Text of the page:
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WIPO Arbitration and Mediation Center

 

ADMINISTRATIVE PANEL DECISION

Romec Limited v. Bradley Knight

Case No. D2006-1241

 

1. The Parties

The Complainant is Romec Limited, of Cheshire, United Kingdom of Great Britain and Northern Ireland (the “Complainant”), represented by Linklaters, of London, United Kingdom of Great Britain and Northern Ireland.

The Respondent is Bradley Knight, of St. Albans, United Kingdom of Great Britain and Northern Ireland (the “Respondent”).

 

2. The Domain Name and Registrar

The disputed domain name, <romecproperty.com>, (the “Domain Name”) is registered with Schlund + Partner (the “Registrar”).

 

3. Procedural History

The Complaint was filed with the WIPO Arbitration and Mediation Center (the “Center”) on September 26, 2006. On September 28, 2006, the Center transmitted by email to the Registrar a request for registrar verification in connection with the Domain Name. On September 29, 2006, the Registrar transmitted by email to the Center its verification response. In response to a notification by the Center that the Complaint was administratively deficient, the Complainant filed an amendment to the Complaint on October 5, 2006. The Center verified that the Complaint together with the amendment to the Complaint satisfied the formal requirements of the Uniform Domain Name Dispute Resolution Policy (the “Policy”), the Rules for Uniform Domain Name Dispute Resolution Policy (“the Rules”), and the WIPO Supplemental Rules for Uniform Domain Name Dispute Resolution Policy (the “Supplemental Rules”).

In accordance with the Rules, paragraphs 2(a) and 4(a), the Center formally notified the Respondent of the Complaint, and the proceedings commenced on October 10, 2006. In accordance with the Rules, paragraph 5(a), the due date for Response was October 30, 2006. The Respondent did not submit any response. Accordingly, the Center notified the Respondent’s default on October 31, 2006.

The Center appointed Tony Willoughby as the sole panelist in this matter on November 16, 2006. The Panel finds that it was properly constituted. The Panel has submitted the Statement of Acceptance and Declaration of Impartiality and Independence, as required by the Center to ensure compliance with the Rules, paragraph 7.

 

4. Factual Background

The Complainant was incorporated in England on June 15, 2001, to supply in-house maintenance and installation, manufacturing and print services to the Post Office, now the Royal Mail Group. The Complainant acquired as part of that arrangement from the Post Office and/or its successor in title, inter alia, the registered trademark, ROMEC in respect of which there are several registrations including UK registration number 2227612, dated March 30, 2000, ROMEC (word) for various goods and services in classes 16, 28, 35, 37, 40 and 42.

The Complainant operates its websites at “www.romec.com” and “www.romec.co.uk”.

The Complainant claims to have made extensive use of the mark ROMEC since at least 2002 and claims further that as a result it is “now one of the UK’s leading providers of integrated facilities/property management solutions”. The Respondent has not contested that claim and the Panel has no reason to doubt the claim. Indeed, it is consistent with the other evidence before the Panel. The Panel accepts it as fact.

The Respondent was incorporated on November 9, 2005, (verified by the Panel by online access to the publicly available UK Companies Registry database).

On February 3, 2006, the Respondent registered the Domain Name.

On March 22, 2006, the Domain Name was connected to a website operated by the Respondent and/or his company. It promoted the building and building refurbishment services of the Respondent’s company and featured the name of Royal Mail as a client.

On March 22, 2006, the Complainant’s representatives wrote to the Respondent’s company, Romec Property Services Limited, drawing that company’s attention to the Complainant’s trademark rights and complaining at the unauthorized use of the name ROMEC by Romec Property Services Limited in relation to building and building refurbishment services, being services covered by the Complainant’s trademark registrations and/or services provided by the Complainant to its customers. The letter sought amongst other things a change of company name and transfer of the Domain Name.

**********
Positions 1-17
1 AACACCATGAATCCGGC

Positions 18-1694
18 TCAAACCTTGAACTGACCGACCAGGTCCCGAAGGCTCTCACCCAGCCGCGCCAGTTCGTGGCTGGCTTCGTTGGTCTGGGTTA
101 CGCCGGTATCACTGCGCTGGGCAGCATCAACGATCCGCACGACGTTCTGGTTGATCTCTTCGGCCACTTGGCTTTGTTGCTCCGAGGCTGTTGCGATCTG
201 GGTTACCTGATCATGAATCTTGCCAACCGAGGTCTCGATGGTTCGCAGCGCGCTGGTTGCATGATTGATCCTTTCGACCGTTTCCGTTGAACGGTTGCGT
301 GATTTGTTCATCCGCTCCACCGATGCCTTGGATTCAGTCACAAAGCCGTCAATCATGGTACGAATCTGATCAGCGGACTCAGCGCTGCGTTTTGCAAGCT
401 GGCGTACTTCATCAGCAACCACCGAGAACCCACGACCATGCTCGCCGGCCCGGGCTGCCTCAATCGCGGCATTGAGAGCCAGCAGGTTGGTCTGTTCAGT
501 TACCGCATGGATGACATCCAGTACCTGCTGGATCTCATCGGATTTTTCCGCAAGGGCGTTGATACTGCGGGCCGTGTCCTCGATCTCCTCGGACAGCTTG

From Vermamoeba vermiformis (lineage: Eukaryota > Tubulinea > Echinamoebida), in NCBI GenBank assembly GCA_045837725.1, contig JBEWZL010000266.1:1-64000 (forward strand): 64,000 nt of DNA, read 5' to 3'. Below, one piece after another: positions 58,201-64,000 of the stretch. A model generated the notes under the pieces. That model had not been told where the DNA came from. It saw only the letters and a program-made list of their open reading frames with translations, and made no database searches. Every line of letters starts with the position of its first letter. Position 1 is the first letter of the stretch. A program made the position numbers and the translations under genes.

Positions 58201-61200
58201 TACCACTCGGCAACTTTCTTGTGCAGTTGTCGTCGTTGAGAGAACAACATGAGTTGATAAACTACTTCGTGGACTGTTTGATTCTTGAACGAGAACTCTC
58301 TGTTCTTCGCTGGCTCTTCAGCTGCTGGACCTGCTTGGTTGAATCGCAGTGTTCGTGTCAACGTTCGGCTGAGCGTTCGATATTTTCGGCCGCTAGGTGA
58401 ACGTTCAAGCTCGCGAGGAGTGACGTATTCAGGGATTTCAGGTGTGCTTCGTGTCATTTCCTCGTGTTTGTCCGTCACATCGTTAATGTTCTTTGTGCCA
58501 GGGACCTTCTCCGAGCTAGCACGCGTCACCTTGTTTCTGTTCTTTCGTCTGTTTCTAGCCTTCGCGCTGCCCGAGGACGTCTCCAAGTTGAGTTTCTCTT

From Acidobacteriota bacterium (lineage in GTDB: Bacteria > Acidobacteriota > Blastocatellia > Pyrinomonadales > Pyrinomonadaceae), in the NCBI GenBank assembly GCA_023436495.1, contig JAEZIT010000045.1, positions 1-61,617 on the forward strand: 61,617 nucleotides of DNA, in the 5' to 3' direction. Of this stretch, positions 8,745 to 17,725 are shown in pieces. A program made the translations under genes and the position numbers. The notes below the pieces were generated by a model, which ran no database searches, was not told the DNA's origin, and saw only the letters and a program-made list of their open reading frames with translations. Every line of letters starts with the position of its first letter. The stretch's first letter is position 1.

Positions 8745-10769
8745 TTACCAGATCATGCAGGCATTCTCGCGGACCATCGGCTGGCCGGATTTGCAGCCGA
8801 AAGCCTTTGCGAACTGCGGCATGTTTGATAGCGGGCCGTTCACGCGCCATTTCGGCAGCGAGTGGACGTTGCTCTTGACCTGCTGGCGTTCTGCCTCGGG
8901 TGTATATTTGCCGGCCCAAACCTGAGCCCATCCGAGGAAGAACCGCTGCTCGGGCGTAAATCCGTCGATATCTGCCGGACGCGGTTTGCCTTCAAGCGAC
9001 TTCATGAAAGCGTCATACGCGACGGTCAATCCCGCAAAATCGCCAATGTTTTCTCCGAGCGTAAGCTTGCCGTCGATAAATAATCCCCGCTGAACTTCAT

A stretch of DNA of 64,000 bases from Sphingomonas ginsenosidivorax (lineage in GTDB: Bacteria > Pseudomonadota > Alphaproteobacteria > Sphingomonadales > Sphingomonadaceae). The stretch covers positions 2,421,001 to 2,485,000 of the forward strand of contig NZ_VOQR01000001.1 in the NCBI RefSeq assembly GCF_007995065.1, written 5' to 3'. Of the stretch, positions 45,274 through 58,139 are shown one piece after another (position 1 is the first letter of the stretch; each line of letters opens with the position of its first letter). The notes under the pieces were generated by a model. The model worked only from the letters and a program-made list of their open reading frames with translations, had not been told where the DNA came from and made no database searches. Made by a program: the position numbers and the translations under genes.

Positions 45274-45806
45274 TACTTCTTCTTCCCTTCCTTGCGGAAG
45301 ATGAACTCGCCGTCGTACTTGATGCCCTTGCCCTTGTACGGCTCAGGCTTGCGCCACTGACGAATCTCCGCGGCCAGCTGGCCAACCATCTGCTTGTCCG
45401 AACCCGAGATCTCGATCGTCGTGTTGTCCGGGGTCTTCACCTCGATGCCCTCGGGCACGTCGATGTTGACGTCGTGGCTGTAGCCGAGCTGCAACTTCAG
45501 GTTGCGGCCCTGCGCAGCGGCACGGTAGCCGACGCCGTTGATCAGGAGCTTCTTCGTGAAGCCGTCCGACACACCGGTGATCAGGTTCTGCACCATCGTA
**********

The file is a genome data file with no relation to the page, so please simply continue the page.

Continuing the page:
On March 25, 2006, the Respondent replied on his company notepaper confirming that he would change the company name, destroy all stocks of business literature featuring the name and change the website address. However, the Respondent stated that he intended to retain ownership of the Domain Name. The letter did not contest any of the Complainant’s claims.

On April 19, 2006, the Respondent’s company underwent a name change to Fairmount Contractors Limited (verified by the Panel by online access to the publicly available UK Companies Registry database)

The Complainant’s representatives pressed the Respondent with regard to ownership of the Domain Name and on September 18, 2006, the Respondent indicated that he was prepared to transfer the Domain Name, but only for a fee. Apparently in justification for this approach he wrote “It would appear from records available publicly there are a large number of businesses with web site addressed [sic] commencing with the word ROMEC, these are not web sites owned by your client.”

 

5. Parties’ Contentions

A. Complainant

The Complainant contends that the Domain Name is confusingly similar to the Complainant’s registered trademark and service mark, ROMEC.

The Complainant contends that the Respondent has no rights or legitimate interests in respect of the name or mark ROMEC and has not been licensed by the Complainant to use the name or mark ROMEC. Nor has the Respondent made any use of the Domain Name for “any legitimate, non-commercial or equitable purpose”. The Complainant contends that the Respondent’s use of the name ROMEC constitutes infringement of its trademark rights and the tort of passing off.

The Complainant further contends that the Domain Name was registered and is being used in bad faith. The Complainant points to the fact that the Respondent effectively acknowledged trademark infringement when agreeing that his company should change its name and contends that the Respondent must have known of the Complainant when it registered the Domain Name. It observes that the parties are engaged in the same area of business and that the Respondent’s website claimed the Royal Mail as a customer. The Complaint also claims that the Respondent has said that some of his employees are ex-Royal Mail employees.